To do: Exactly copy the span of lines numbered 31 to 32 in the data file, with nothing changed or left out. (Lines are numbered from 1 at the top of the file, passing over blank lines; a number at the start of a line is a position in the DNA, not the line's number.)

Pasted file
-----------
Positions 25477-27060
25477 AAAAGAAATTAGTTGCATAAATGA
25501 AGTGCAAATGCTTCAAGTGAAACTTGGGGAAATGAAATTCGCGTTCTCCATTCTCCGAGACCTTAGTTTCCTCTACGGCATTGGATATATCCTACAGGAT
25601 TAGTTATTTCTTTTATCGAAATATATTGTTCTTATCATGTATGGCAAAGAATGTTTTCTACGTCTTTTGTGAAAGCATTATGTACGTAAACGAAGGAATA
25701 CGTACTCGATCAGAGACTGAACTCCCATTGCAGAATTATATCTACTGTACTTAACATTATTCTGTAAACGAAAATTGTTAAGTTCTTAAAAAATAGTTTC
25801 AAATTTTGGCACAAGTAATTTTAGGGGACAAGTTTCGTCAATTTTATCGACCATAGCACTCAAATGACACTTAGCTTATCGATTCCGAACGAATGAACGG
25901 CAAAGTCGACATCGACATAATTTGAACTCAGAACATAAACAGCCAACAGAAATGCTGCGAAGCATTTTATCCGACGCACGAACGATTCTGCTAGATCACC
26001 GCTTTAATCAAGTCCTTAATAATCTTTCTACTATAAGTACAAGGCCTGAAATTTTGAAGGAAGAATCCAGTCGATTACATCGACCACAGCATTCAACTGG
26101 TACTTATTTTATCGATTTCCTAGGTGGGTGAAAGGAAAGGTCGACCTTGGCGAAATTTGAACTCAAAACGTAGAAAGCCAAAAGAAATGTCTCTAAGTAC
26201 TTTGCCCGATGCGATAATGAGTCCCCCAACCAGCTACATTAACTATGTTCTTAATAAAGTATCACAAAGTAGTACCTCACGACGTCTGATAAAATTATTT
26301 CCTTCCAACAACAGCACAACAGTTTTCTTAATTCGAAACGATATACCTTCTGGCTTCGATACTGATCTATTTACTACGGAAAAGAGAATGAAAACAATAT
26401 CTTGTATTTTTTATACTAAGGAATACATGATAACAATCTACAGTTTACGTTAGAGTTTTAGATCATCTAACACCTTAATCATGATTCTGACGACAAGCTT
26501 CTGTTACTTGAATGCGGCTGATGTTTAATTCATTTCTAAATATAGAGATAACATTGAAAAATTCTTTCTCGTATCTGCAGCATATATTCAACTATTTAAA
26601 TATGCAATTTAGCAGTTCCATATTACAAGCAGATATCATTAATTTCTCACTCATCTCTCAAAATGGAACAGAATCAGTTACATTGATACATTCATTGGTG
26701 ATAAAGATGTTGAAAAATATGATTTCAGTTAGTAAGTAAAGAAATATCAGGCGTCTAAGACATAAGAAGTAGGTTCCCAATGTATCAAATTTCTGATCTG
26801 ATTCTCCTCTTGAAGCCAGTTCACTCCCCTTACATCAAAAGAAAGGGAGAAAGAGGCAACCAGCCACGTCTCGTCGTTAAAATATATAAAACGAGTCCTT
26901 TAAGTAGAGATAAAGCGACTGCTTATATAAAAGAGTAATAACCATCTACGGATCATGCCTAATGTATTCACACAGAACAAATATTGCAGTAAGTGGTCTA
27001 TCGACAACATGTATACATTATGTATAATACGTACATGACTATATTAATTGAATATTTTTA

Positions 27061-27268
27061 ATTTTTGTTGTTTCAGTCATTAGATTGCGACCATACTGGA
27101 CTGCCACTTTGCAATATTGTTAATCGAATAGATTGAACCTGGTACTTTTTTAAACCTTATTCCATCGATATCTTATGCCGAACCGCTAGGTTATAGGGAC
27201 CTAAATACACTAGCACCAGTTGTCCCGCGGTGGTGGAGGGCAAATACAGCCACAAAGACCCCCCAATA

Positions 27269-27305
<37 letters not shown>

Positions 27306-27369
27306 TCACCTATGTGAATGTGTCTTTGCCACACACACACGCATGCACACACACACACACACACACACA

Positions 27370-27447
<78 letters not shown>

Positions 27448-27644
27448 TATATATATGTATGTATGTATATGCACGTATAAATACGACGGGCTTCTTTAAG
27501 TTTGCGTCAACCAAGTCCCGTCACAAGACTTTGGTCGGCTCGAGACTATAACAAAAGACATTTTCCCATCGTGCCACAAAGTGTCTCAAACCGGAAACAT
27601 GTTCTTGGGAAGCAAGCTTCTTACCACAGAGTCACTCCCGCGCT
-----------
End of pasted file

27501 TTTGCGTCAACCAAGTCCCGTCACAAGACTTTGGTCGGCTCGAGACTATAACAAAAGACATTTTCCCATCGTGCCACAAAGTGTCTCAAACCGGAAACAT
27601 GTTCTTGGGAAGCAAGCTTCTTACCACAGAGTCACTCCCGCGCT